Social Media was able to transform the Occupy Wall Street Movement from 2000 to 10,000 in a matter of a few weeks. Below is a summary and a link to the story behind the movement. How did they grow so fast?
In just three months, Occupy Wall Street created an idea and a hashtag which became a worldwide movement. “On July 13 Adbusters magazine sent out a call to its 90,000-strong list proclaiming a Twitter hashtag (#OccupyWallStreet) and a date, September 17” (Schneider.) It partnered with an image of a ballerina atop a chagrining bull quickly spread amongst the young, tech-savvy generation. The meme spread and by early August activists began meeting in New York to plan. Adbusters decided that just bringing 20,000 people together to march wouldn’t be enough, instead they needed to plant seeds to grow across the nation. “The initial gathering point was the Charging Bull at Bowling Green, a few blocks south of Wall Street” (Schneider.) The 2,000 people that had showed up were redirected to Zuccotti Park. There were never more than a few hundred occupiers present, but they began to call themselves the “99 percent” and were constantly in conflict with police officers. Every time there was an incident of protesters being hurt or dragged, it was caught on tape and videos were going viral online. “Each time there was an incident with the police, media attention increased; the police, it sometimes seemed, were trying to do the occupation a favor. Young women pepper-sprayed without provocation, teenagers slammed onto the pavement, about 700 arrested on the Brooklyn Bridge—each episode brought more cameras, more sympathy, more people and more momentum. After two weeks, and two Saturdays of mass arrests, the kinds of groups that previously didn’t want to be caught dead near the dirty radicals on Liberty Plaza started to join in, to see themselves as occupiers too: labor unions, student clubs, an ex-governor of New York, parents and grandparents. Surprise celebrity visits started becoming the norm. Just over two weeks in, more than 10,000 people marched down Broadway to Liberty Plaza” (Schneider.)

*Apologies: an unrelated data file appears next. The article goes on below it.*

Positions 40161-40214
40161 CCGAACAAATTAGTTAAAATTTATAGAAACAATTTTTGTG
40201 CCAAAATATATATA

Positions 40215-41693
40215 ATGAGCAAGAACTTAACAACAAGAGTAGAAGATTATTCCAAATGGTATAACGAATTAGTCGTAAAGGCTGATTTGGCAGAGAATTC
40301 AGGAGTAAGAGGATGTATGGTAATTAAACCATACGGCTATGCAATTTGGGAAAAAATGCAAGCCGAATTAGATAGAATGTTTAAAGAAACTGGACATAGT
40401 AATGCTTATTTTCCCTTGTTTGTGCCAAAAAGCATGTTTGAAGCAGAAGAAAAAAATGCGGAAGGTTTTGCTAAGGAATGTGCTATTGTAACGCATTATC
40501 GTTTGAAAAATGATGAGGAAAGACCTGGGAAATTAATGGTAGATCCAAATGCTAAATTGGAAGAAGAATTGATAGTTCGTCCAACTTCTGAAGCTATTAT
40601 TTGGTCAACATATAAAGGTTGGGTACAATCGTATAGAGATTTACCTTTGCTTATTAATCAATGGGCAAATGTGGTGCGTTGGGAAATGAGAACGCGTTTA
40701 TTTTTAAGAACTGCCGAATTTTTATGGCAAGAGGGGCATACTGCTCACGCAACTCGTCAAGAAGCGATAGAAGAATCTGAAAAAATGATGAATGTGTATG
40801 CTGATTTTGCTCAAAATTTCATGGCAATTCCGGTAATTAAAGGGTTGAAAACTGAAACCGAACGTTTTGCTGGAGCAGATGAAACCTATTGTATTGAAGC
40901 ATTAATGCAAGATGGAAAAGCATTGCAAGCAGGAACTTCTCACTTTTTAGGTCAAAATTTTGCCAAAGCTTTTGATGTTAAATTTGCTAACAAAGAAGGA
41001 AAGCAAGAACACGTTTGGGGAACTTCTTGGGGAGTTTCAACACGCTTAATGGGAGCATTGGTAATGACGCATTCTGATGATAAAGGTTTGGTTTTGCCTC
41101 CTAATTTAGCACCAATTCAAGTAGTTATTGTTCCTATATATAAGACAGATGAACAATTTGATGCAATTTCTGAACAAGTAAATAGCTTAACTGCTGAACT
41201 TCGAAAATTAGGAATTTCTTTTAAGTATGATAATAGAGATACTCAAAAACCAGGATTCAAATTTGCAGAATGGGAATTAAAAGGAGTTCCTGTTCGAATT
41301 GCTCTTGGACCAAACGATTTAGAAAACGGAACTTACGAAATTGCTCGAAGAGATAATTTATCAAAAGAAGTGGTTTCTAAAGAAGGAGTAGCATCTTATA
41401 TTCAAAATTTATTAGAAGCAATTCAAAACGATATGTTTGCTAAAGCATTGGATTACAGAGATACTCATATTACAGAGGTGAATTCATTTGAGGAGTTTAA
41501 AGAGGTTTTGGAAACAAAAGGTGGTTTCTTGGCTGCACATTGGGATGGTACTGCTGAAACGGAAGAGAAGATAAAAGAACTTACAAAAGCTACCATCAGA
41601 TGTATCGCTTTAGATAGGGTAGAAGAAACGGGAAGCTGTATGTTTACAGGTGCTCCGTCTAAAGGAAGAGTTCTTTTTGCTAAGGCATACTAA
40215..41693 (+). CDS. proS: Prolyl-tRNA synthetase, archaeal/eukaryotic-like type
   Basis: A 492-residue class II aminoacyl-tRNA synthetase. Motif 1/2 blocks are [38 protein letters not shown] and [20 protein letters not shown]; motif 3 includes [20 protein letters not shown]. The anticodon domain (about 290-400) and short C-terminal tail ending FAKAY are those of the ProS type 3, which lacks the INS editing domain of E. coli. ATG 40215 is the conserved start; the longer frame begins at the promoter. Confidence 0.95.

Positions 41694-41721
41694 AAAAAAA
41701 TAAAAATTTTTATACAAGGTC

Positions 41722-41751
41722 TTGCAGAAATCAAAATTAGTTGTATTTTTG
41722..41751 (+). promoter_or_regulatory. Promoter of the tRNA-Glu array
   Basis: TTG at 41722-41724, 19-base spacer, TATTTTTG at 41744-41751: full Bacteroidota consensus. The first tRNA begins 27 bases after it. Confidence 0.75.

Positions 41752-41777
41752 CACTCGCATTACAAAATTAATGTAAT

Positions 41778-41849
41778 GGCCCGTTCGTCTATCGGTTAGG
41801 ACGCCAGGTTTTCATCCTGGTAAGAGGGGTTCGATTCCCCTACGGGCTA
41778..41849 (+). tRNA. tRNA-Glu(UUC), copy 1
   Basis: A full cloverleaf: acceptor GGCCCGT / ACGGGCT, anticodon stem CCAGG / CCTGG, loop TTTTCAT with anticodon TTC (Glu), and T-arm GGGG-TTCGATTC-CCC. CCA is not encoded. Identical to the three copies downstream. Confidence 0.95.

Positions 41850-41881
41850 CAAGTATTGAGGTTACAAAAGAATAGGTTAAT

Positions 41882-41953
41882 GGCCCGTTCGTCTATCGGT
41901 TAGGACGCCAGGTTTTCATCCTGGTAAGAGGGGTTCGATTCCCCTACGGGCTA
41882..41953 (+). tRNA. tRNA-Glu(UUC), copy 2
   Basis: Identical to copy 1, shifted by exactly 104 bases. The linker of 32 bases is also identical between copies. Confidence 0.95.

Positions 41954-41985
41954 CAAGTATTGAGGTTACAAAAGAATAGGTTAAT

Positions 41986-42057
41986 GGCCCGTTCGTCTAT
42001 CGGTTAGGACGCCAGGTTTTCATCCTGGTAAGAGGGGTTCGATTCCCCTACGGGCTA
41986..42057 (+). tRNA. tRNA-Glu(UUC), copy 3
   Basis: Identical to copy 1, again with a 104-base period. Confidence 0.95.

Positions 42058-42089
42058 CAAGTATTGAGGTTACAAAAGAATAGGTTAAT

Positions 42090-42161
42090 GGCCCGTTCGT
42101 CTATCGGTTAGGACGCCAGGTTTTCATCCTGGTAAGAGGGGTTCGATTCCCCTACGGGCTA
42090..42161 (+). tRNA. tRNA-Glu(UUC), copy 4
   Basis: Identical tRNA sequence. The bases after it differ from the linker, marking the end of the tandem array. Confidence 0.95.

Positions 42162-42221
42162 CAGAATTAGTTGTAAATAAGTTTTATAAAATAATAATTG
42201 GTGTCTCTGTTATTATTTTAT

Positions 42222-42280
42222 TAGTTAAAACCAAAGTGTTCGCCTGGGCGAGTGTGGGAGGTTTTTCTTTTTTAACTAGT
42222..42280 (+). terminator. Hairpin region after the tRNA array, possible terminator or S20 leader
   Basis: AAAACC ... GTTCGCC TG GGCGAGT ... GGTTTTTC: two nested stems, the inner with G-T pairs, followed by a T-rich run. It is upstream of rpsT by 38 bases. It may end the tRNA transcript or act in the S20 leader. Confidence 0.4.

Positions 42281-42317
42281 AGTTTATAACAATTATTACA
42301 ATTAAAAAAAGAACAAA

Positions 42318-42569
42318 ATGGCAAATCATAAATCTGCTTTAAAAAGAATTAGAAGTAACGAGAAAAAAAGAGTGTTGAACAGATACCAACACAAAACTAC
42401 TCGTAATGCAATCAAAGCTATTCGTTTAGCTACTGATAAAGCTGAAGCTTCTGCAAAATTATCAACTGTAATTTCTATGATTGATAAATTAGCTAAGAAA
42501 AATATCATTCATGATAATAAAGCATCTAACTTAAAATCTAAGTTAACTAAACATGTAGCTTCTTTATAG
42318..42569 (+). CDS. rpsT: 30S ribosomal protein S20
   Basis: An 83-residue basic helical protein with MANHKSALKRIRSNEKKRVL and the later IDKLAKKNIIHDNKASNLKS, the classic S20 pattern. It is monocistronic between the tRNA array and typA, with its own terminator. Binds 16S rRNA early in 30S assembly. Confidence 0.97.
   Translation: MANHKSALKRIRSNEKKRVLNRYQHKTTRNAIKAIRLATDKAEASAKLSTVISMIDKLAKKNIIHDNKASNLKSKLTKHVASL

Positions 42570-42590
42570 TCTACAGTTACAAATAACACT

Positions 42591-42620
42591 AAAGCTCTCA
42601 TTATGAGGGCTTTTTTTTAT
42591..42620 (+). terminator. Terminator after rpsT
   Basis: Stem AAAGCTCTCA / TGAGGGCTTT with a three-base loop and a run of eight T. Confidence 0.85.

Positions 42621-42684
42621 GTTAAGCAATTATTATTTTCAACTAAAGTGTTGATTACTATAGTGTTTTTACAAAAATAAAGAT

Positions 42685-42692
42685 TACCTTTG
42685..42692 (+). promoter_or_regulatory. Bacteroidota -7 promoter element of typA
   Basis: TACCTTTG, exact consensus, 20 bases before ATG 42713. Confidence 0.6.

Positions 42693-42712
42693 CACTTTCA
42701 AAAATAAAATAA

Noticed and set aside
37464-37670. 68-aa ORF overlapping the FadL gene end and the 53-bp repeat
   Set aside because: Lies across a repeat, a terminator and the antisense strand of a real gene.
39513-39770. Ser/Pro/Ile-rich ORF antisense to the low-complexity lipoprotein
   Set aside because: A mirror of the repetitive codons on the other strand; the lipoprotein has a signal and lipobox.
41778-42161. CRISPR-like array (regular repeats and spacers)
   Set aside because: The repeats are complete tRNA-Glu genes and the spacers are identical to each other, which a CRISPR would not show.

For the full story follow this link: From Occupy Wall Street to Occupy Everyhwere
Savannah R. Edwards